The 2020 update: Top tech jobs and workplace trends

What are the emerging tech jobs of 2020 and how do companies create a strong employee experience to retain the right talent?

Technology is evolving at unbelievable speeds. Artificial Intelligence and machine learning trends have been adopted into a record number of regions, industries and verticals; there's been an explosion of IoT devices and technologies, and 5G networking is showing no signs of slowing down. The world is keeping a close eye on the developments coming out of the tech industry. But the question that should be asked at this point is not what the next disruptive trend is, but instead who will be responsible for managing these trends? And how do companies prepare for retaining the right talent for these emerging tech jobs?

There is a growing demand for tech talent that can manage and oversee these new technologies and businesses are trying their best to attract and retain the right people for the job. They have to make sure they can create employee experiences that boost productivity, and only then will organisations be able to focus on growth and innovation. Here is a look at some of the most in-demand tech jobs for 2020:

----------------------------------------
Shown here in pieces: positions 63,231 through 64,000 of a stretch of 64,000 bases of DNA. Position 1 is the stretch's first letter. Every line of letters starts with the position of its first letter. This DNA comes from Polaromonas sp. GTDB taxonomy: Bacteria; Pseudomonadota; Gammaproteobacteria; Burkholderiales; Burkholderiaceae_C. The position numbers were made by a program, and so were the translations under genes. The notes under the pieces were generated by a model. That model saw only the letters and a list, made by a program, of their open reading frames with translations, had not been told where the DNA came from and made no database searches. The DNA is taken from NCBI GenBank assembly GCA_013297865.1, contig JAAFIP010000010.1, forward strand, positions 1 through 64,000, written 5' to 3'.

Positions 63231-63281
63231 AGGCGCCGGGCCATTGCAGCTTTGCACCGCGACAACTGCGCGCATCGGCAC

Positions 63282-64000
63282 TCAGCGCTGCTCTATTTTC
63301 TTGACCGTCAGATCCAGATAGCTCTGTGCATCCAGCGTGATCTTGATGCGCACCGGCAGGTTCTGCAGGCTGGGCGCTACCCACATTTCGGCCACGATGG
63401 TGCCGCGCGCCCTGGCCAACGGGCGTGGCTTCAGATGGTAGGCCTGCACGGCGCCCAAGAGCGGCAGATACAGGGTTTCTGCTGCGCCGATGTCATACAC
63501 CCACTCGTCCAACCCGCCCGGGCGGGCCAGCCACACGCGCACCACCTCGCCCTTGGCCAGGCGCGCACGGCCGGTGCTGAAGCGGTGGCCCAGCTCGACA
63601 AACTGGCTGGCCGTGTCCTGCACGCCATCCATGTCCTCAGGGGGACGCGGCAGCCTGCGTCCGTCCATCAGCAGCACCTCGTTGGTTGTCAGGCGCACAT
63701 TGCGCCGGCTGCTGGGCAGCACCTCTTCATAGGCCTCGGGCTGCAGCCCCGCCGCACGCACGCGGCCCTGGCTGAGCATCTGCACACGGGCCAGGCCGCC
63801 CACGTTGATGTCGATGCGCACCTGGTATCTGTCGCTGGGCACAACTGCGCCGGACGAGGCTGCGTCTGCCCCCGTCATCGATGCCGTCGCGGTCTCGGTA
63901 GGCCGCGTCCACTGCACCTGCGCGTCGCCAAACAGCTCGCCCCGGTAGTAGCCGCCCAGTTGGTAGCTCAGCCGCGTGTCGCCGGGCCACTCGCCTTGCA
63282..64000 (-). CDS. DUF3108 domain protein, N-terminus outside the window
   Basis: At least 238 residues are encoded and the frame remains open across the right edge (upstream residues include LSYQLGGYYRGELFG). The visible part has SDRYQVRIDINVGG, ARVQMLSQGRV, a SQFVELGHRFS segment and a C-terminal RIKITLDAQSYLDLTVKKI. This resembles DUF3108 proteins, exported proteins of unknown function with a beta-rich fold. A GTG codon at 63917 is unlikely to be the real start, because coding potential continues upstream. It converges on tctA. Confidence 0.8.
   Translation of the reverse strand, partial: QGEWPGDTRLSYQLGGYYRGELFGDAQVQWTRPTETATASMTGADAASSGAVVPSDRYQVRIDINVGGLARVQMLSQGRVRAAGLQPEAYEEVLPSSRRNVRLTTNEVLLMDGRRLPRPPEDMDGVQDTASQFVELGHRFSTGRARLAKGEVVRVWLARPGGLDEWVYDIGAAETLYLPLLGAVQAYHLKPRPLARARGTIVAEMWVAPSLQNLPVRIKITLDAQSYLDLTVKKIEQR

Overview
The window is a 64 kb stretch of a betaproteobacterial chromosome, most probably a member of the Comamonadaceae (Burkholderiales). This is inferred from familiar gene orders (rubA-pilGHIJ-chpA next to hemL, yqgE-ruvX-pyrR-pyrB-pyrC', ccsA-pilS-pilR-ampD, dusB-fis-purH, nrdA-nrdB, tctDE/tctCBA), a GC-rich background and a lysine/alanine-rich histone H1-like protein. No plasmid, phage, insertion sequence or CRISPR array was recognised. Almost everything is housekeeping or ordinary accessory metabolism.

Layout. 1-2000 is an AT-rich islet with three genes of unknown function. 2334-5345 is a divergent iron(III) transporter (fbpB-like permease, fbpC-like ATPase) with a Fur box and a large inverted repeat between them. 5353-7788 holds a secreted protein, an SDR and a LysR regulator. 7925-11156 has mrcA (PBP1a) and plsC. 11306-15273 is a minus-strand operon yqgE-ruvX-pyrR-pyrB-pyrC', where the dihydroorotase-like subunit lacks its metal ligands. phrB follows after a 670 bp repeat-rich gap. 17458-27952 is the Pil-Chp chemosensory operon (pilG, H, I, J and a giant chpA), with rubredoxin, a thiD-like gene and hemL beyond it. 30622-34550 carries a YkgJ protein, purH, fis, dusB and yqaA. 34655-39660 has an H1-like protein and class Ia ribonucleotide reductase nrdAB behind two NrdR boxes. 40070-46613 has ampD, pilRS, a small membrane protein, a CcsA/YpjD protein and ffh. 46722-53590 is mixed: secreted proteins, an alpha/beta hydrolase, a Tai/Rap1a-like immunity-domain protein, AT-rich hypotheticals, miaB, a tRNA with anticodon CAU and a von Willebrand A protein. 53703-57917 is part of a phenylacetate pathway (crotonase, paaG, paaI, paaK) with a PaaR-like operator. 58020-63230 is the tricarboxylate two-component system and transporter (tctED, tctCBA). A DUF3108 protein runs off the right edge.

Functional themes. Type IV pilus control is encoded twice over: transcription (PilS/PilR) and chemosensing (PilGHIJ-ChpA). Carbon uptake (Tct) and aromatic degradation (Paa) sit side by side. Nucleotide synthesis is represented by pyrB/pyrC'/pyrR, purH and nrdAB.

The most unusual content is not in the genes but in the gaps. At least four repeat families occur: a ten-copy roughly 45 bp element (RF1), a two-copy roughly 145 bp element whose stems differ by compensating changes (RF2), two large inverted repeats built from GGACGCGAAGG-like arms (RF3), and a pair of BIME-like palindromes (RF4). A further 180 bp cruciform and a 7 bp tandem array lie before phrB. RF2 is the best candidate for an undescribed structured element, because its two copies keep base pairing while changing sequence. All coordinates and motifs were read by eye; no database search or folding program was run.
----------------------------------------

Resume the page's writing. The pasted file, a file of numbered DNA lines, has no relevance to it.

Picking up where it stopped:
Artificial Intelligence Specialist

LinkedIn's annual 2020 Emerging Jobs Report for the US reveals that the hiring growth for this role has grown 74% annually in the past four years. This is because enterprises are realising the value of artificial intelligence and machine learning, and many have already started their journey of automating processes. There is a variation of job titles and roles advertised within this field but most are focused on the same set of skills, which include knowledge of mathematics, algorithms, probability and statistics as well as basic expertise in programming languages. 

Data Scientist

With the push for data-driven insights and adoption of automated tools, data scientists with the right skillset are set to earn an average salary of $125,250. Data has become one of the most valuable assets of an organisation, and data scientists are the ones who create meaning from this raw data. They are responsible for extracting, analysing and interpreting large amounts of data from different sources. Data scientists can then use this newfound understanding to help enterprises build AI and machine learning tools that can automate tasks or processes.

Robotics Engineer

Robotic Engineers deal with all aspects of the design, construction and operation of robots as well as robotic systems responsible for their information processing. LinkedIn reports that with the rise of both virtual and physical bots the industry has seen a 40% annual growth. Robotics specialists require knowledge of engineering and computer science as the role is a mixture of both hardware and software skills. Robots can make certain jobs easier, safer and more efficient, specifically in manufacturing industries, but recently there is also been the increase of virtual bots.

Cloud Engineer

The cloud market has gone from strength to strength as organisations are switching to cloud solutions, including industry heavyweights AWS and Microsoft Azure. With businesses now opting for hybrid cloud environments, cloud engineers are responsible for developing and implementing IT cloud systems at scale, and these solutions are usually a mixture of in-house and outside systems.